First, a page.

Prognosis

Chiu YC, Lu LS, Wu KL, Tam W, Hu ML, Tai WC, Chiu KW, Chuah SK
BMC Gastroenterol 2012 Jun 9;12:67. doi: 10.1186/1471-230X-12-67. [Epub ahead of print] PMID: 22681987Free PMC Article
Junquera F, Saperas E, Videla S, Feu F, Vilaseca J, Armengol JR, Bordas JM, Piqué JM, Malagelada JR
Am J Gastroenterol 2007 Feb;102(2):254-60. doi: 10.1111/j.1572-0241.2007.01053.x. PMID: 17311647
Junquera F, Saperas E, Anglés A, Abadía C, Monasterio J, Malagelada JR
Eur J Gastroenterol Hepatol 2005 Feb;17(2):199-205. PMID: 15674098
Junquera F, Feu F, Papo M, Videla S, Armengol JR, Bordas JM, Saperas E, Piqué JM, Malagelada JR
Gastroenterology 2001 Nov;121(5):1073-9. PMID: 11677198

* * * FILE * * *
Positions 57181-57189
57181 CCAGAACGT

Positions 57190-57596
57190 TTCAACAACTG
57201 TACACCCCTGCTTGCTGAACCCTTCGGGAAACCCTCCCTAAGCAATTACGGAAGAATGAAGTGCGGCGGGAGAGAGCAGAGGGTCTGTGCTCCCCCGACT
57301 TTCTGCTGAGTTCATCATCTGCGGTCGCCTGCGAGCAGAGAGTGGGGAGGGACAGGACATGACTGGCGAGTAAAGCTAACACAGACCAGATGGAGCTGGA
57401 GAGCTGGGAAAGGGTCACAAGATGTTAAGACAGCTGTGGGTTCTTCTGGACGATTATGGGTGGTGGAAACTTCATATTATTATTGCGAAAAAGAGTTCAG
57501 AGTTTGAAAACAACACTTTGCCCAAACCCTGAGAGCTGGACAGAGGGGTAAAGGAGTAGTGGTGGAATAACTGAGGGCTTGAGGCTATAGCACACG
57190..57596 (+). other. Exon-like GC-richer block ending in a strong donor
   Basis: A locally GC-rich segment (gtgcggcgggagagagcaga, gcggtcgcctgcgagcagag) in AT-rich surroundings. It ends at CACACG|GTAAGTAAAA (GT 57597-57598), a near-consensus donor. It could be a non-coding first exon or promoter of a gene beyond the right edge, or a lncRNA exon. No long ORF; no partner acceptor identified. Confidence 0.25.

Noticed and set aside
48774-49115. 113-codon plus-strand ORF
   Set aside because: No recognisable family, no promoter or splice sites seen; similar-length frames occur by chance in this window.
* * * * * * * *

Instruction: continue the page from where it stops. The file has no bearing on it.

Warkentin TE, Moore JC, Morgan DG
Lancet 1992 Jul 4;340(8810):35-7. PMID: 1351610

Clinical prediction guides

Scaglione G, Pietrini L, Russo F, Franco MR, Sorrentini I
Aliment Pharmacol Ther 2007 Sep 15;26(6):935-42. doi: 10.1111/j.1365-2036.2007.03435.x. PMID: 17767478
Junquera F, Saperas E, Videla S, Feu F, Vilaseca J, Armengol JR, Bordas JM, Piqué JM, Malagelada JR
Am J Gastroenterol 2007 Feb;102(2):254-60. doi: 10.1111/j.1572-0241.2007.01053.x. PMID: 17311647
Junquera F, Saperas E, Anglés A, Abadía C, Monasterio J, Malagelada JR
Eur J Gastroenterol Hepatol 2005 Feb;17(2):199-205. PMID: 15674098
Junquera F, Feu F, Papo M, Videla S, Armengol JR, Bordas JM, Saperas E, Piqué JM, Malagelada JR
Gastroenterology 2001 Nov;121(5):1073-9. PMID: 11677198
Jakab F, Balázs M, Faller J, Kiss S
Acta Chir Hung 1991;32(1):57-68. PMID: 1785223

Recent systematic reviews

Sami SS, Al-Araji SA, Ragunath K
Aliment Pharmacol Ther 2014 Jan;39(1):15-34. Epub 2013 Oct 20 doi: 10.1111/apt.12527. [Epub ahead of print] PMID: 24138285
Brown C, Subramanian V, Wilcox CM, Peter S
Dig Dis Sci 2010 Aug;55(8):2129-34. doi: 10.1007/s10620-010-1193-6. [Epub ahead of print] PMID: 20393879